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Over the past 30 years, the instruments and features installed into motor vehicle dashboards have become not only more sophisticated, they are downright prolific. Unfortunately, as they have grown in both scope and popularity, these in-car “infotainment” systems are also driving motorists to greater distraction.
Newtown resident and traffic safety expert Neil Chaudhary, Phd spoke to The Newtown Bee this week following the release of a new AAA Foundation for Traffic Safety study on the issue of in-car electronics, and how, while they are designed to make one’s driving experience safer and more pleasant — they also present safety concerns.
That’s because they have a very high potential to keep drivers’ eyes off the road and hands off the wheel for potentially dangerous periods of time, the AAA study says.
“I can’t say I am surprised by this study,” Dr Chaudhary said.
As the principle at Preusser Research Group, Inc, (PRG) a full-service research firm specializing in transportation, highway safety, and issues related to drug and alcohol abuse, as well as the premier investigators of behavioral traffic safety related issues, Dr Chaudhary said he includes a discussion of in-vehicle technologies in almost all of his talks on distracted driving.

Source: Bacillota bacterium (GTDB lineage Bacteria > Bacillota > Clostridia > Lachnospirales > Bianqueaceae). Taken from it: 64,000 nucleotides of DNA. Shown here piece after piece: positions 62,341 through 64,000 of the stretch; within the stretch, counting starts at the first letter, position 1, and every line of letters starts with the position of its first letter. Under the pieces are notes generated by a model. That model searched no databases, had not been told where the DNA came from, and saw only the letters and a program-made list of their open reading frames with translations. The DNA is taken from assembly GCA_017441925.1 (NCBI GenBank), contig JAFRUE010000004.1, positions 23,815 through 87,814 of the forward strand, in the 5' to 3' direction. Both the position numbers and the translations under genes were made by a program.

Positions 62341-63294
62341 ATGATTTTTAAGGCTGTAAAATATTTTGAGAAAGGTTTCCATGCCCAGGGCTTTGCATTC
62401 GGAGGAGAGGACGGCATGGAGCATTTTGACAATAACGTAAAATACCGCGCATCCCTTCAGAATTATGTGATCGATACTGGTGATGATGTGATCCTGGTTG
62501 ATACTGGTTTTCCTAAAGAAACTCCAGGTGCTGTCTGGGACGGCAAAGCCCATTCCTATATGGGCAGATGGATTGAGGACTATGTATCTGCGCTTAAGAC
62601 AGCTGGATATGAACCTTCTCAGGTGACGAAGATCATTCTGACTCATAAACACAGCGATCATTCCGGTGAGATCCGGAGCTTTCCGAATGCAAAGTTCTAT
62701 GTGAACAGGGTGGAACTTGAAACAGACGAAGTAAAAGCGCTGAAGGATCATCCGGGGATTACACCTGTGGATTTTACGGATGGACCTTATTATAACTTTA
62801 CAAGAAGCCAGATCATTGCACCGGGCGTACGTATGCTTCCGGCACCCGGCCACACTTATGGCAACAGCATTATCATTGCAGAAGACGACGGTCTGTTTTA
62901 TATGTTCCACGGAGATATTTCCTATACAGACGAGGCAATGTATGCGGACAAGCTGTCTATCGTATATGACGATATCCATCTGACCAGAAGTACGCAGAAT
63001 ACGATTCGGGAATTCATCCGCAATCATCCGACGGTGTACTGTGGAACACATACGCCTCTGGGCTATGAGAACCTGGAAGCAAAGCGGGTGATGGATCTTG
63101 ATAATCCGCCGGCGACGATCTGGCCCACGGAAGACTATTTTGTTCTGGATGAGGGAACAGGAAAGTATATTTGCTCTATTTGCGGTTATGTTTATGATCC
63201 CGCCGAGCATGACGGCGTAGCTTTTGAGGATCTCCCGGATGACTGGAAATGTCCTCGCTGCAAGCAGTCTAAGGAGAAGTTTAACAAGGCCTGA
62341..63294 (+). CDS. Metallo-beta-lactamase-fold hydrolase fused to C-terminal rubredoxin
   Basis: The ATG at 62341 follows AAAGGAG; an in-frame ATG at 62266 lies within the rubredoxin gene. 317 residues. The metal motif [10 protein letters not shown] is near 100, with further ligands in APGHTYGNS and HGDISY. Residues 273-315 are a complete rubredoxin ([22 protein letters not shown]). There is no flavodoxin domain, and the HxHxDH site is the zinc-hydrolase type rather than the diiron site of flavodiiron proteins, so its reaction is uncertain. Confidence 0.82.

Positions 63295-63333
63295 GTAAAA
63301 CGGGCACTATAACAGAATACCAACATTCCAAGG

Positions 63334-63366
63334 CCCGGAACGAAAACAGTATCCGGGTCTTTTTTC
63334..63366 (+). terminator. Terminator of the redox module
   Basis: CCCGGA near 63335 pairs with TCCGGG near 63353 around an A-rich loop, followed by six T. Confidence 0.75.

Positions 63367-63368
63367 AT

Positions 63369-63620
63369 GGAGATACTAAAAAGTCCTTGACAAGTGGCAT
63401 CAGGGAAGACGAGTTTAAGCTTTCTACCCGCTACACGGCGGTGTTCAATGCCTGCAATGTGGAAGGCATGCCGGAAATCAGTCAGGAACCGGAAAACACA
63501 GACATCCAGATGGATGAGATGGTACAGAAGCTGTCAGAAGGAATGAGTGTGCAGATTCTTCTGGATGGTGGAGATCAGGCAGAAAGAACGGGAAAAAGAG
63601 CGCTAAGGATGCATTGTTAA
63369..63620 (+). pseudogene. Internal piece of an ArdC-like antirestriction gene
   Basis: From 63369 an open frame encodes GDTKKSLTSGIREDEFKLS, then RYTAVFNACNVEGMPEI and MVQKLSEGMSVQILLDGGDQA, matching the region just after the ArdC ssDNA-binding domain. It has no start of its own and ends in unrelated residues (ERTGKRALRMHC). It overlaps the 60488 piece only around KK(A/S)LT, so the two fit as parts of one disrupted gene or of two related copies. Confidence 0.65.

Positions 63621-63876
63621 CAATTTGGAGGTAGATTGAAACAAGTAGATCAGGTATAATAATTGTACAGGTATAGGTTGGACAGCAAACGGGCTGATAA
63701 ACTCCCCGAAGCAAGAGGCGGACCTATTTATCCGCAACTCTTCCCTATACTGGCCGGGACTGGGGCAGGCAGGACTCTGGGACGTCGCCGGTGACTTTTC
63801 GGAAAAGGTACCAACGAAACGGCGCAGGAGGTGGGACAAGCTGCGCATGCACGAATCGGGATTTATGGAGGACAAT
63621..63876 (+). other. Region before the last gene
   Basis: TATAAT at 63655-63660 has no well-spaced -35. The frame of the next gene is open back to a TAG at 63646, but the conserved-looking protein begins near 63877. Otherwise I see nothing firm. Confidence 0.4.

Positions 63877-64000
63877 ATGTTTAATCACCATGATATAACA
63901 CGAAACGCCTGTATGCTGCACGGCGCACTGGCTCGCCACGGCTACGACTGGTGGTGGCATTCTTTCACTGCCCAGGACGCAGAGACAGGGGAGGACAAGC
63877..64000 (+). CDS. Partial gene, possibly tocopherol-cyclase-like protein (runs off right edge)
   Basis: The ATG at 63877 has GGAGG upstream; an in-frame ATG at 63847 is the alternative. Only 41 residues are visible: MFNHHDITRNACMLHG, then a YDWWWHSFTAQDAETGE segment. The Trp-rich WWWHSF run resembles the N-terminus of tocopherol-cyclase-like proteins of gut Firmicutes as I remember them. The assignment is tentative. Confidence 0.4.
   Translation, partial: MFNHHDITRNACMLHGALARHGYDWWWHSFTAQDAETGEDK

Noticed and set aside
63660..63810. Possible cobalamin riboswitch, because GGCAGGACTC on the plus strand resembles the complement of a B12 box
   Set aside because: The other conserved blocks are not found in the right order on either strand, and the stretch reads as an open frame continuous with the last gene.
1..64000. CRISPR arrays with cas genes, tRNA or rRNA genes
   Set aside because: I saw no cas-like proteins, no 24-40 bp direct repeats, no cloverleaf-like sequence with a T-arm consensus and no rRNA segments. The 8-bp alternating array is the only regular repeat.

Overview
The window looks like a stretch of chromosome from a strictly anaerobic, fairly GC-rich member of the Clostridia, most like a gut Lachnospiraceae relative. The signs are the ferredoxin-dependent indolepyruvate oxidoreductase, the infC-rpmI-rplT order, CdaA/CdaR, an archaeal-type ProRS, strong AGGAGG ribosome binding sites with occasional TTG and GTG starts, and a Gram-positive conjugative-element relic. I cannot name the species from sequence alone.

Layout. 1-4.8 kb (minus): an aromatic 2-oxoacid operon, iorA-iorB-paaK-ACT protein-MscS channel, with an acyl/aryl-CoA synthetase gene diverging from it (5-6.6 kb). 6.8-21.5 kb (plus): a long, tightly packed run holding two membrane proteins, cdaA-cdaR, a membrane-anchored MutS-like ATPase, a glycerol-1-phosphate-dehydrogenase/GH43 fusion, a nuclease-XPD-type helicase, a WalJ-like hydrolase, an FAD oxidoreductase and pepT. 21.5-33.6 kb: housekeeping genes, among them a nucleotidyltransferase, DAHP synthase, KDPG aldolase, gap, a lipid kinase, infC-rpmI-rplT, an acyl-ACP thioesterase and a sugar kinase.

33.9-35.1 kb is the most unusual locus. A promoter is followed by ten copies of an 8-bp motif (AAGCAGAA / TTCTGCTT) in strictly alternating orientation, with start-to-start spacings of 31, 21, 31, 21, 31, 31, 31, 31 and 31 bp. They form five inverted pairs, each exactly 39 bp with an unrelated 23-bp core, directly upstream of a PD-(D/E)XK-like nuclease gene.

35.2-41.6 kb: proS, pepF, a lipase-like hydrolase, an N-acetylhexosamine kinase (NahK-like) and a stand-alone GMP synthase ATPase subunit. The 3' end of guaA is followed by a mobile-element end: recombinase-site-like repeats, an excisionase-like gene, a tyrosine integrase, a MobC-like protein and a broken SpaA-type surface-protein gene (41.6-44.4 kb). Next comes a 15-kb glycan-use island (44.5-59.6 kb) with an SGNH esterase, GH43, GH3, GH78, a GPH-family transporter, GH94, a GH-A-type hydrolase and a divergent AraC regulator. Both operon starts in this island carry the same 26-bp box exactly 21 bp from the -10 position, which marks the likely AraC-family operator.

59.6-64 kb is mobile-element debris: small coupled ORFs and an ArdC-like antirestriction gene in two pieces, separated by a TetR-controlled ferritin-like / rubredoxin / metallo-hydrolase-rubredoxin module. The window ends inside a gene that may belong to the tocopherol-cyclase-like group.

“I remember when I got my current vehicle I was thinking that all the voice recognition and fancy touchscreen technology would allow me to use my “infotainment” system safely but when I got behind the wheel I recognized that this was not the case,” he said.
The new AAA research reports drivers, who use new voice-based and touch screen features to program their GPS or send text messages, are mentally and visually distracted for an average of 40 seconds.
“What drivers need to know is that we have a single core brain when it comes to attention,” Dr Chaudhary said. “We cannot, for the most part — attend to two things simultaneously. Some people have become decent at serially focusing back and forth between more than one task, but when you are attending to one stimulus you are not attending to any others.”
When Seconds Count
Previous AAA research found drivers doubled their crash risk by not watching the road for just two seconds, so this new research is very significant, considering one in three US drivers continue to use high-tech systems while driving.
Dr Chaudhary said there are essentially three components to distracted driving — manual distraction (hands off the wheel as might occur with texting while driving), visual distraction (also occurs with texting — eyes off the road), and cognitive distraction — the one most relevant to this study — mind off your driving.
“The National Highway Traffic Safety Administration or NHTSA has recommended, or even perhaps mandated that the in-vehicle systems remove driver’s eyes from the road for no more than two seconds,” Dr Chaudhary said. “Research has shown that visual distraction lasting more than two seconds increases crash risk.”
Just to put that in perspective, Dr Chaudhary explained that the average time eyes are removed from the road to read a text message is just under five seconds — the equivalent of driving the length of a football field blindfolded if driving at 55 miles per hour — or half that length at about 30 miles an hour.